Hulu's long-awaited Theranos series casts Elizabeth Holmes' parents, mentors and first employees

Theranos
With just a little over two months to go until Elizabeth Holmes’ repeatedly delayed criminal trial begins on Aug. 31, Hulu’s onscreen dramatization of her meteoric rise and shocking downfall is finally coming together. (Shutterstock)

In a stroke of irony worthy of its Hollywood setting, a group of highly successful, award-winning actors will be the ones telling the decidedly unsuccessful, fraud-filled story of blood-testing startup Theranos.

Hulu’s “The Dropout,” which is slated to begin production this summer, has filled out its central cast of characters with an impressive roster of Emmy winners and Oscar nominees, Deadline reports.

The newly filled roles include a handful of Theranos founder Elizabeth Holmes’ biggest detractors, who sounded some of the first alarms that the technology Holmes promised could test for hundreds of medical conditions on just a few drops of blood not only didn’t work but also didn’t exist at all.

“Roseanne” star Laurie Metcalf, for one, will play Phyllis Gardner, a professor of clinical pharmacology at the Stanford School of Medicine. When Holmes, as a Stanford undergraduate student, was brainstorming the technology upon which she would eventually build Theranos, she ran the idea past Gardner, who told her it was impossible, then watched with a wary eye as Holmes claimed to have made it happen anyways.

William H. Macy, of “Shameless” and “Fargo,” will star as Richard Fuisz. Fuisz was a close friend of the Holmes family who Holmes accused of stealing Theranos’ patented technology; he later went on to connect journalist John Carreyrou—who exposed Holmes’ fraudulent activities in The Wall Street Journal and his subsequent book “Bad Blood”—with Theranos’ former medical director, a key source in Carreyrou’s reports.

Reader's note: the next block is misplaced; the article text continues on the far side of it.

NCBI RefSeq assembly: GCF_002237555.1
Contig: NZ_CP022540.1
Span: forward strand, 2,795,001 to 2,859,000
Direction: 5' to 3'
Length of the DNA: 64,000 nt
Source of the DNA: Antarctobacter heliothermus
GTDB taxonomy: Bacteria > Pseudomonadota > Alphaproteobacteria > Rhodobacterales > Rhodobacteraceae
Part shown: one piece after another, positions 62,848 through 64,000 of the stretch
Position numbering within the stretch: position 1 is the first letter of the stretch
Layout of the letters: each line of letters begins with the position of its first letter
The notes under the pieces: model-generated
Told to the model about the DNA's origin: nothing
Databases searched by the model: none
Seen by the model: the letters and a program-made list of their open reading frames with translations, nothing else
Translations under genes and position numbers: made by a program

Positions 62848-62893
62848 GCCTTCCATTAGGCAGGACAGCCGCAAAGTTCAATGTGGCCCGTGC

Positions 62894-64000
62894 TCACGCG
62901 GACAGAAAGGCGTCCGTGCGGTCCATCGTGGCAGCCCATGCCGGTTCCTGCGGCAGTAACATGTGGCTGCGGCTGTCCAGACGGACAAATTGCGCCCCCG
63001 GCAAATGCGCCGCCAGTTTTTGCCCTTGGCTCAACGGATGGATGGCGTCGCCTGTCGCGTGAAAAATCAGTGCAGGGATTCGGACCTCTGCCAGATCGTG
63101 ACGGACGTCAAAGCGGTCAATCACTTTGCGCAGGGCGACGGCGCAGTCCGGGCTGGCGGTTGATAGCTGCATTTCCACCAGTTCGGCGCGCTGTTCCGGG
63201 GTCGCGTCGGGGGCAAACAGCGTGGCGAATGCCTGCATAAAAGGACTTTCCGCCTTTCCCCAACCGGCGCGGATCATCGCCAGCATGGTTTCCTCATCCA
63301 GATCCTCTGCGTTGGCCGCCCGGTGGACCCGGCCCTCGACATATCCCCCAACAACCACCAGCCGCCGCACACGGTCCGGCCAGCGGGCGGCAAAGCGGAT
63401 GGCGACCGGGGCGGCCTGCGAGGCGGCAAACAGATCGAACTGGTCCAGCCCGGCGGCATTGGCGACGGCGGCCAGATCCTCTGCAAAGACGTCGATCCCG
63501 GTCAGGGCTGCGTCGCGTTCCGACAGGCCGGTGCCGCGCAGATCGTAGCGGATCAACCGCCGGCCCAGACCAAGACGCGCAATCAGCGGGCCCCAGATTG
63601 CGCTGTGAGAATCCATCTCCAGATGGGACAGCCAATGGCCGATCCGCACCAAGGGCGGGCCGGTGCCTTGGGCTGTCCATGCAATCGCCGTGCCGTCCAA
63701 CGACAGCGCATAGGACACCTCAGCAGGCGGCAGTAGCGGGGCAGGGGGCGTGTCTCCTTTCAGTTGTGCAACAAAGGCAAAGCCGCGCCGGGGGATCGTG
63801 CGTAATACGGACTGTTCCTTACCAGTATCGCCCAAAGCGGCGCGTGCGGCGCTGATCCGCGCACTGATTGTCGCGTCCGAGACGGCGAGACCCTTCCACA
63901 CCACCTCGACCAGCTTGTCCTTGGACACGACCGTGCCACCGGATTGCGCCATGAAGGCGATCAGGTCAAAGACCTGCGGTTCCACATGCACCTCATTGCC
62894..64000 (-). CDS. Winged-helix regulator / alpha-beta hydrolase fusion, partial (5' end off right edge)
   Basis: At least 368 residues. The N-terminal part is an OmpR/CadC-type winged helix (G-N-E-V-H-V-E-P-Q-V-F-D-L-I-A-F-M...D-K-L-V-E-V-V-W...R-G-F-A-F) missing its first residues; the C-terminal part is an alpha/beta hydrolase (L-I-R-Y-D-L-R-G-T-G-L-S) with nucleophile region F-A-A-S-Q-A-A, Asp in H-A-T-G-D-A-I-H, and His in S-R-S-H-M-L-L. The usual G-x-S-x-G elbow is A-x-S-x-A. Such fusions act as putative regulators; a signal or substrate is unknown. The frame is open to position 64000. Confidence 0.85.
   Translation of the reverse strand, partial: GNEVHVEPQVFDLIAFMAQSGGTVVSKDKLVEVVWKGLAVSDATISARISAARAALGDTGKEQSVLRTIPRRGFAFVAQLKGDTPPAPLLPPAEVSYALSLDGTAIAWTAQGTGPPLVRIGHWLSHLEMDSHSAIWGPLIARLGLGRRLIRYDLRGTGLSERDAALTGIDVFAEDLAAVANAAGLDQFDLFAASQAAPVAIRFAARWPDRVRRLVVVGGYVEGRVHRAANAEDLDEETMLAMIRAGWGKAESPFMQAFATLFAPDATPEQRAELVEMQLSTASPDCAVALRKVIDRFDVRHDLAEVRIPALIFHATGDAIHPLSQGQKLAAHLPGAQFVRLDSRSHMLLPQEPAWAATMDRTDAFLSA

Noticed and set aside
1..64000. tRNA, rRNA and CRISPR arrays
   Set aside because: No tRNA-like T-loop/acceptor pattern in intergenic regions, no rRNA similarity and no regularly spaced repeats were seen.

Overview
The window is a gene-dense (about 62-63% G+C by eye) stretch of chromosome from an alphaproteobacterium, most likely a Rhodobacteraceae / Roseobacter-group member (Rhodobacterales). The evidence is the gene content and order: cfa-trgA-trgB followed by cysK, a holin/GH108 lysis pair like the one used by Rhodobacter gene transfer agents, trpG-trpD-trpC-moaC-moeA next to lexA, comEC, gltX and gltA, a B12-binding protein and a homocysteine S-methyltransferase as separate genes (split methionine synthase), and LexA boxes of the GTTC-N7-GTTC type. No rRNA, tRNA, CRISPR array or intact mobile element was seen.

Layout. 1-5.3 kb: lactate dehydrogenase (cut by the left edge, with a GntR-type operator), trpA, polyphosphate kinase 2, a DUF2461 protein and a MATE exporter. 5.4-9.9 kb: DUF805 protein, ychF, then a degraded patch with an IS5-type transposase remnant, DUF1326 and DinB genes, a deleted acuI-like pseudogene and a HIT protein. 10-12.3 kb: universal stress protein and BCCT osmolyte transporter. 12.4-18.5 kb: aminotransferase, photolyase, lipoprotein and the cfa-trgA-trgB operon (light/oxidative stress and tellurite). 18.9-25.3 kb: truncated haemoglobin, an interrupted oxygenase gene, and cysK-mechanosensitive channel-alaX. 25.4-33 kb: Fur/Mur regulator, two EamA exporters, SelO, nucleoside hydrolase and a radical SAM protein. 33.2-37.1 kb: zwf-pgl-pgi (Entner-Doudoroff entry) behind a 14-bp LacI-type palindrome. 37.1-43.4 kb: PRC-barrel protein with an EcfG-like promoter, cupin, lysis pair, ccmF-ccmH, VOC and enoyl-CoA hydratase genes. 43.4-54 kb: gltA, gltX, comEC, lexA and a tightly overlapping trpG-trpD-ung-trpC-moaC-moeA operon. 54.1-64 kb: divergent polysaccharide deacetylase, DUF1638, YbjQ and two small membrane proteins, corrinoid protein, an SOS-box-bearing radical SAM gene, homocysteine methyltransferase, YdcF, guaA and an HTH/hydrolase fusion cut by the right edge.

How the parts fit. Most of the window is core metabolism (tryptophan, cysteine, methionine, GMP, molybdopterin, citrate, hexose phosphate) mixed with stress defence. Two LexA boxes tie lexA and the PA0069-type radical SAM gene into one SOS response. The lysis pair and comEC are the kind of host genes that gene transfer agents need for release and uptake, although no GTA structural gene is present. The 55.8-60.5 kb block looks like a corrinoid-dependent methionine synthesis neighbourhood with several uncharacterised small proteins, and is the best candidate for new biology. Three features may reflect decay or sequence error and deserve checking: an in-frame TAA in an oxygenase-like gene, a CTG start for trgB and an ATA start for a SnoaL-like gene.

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Holmes’ supporters are also represented in the group of new hires: Her parents, Noel and Chris Holmes, will be played by Elizabeth Marvel and Michael Gill, respectively. Bill Irwin will appear as Channing Robertson, another Stanford professor who, unlike Gardner, was immediately smitten with Holmes’ groundbreaking proposal and became one of her staunchest cheerleaders. And Michael Ironside will take on the role of Don Lucas, a venture capitalist who was one of the first to invest in Theranos.

Straddling the line between these two groups is Wade Maquelon, played by Josh Pais, who, as chief financial officer of Walgreens, was eager to partner up with Theranos to bring its blood-testing technology into the chain’s clinics, even amid his doubts of the startup’s ability to deliver.

Filling out the rest of the newly cast group are a pair of early Theranos employees, including Rakesh Madhava, played by Utkarsh Ambudkar. Meanwhile, Ian Gibbons, the company’s chief scientist who died by suicide the night before he was going to be called to testify in court about the blood testing tech, will be played by Stephen Fry, and his wife Rochelle will be played by Kate Burton.

These cast members will join Amanda Seyfried, who took over the role of Holmes from “Saturday Night Live” star Kate McKinnon earlier this year, and Naveen Andrews, as Ramesh “Sunny” Balwani, president and COO of Theranos and Holmes’ long-time boyfriend.

RELATED: Feds charge Theranos’ Elizabeth Holmes with wire fraud

The onscreen dramatization can’t come soon enough: In another ironic twist, amid the renewed buzz around the Theranos scandal, Holmes has become the focus of something of a tongue-in-cheek cult of personality. As CNBC reports, sales of shirts and face masks proclaiming that “Elizabeth Holmes is my #girlboss” and similar products are currently on the rise, boosted by joking social media posts.

Those sales will likely reach a fever pitch later this summer, as Holmes and Balwani’s long-delayed criminal trial finally begins on Aug. 31.

At that time, the pair will face almost a dozen counts of felony wire fraud. The charges stem from accusations that Holmes and Balwani deceived investors, physicians and patients with claims that its countertop Edison device could run hundreds of diagnostic tests on a tiny blood sample—when, in fact, the technology did not exist.

Holmes and Balwani face a maximum sentence of 20 years in prison and a $250,000 fine for each count of fraud.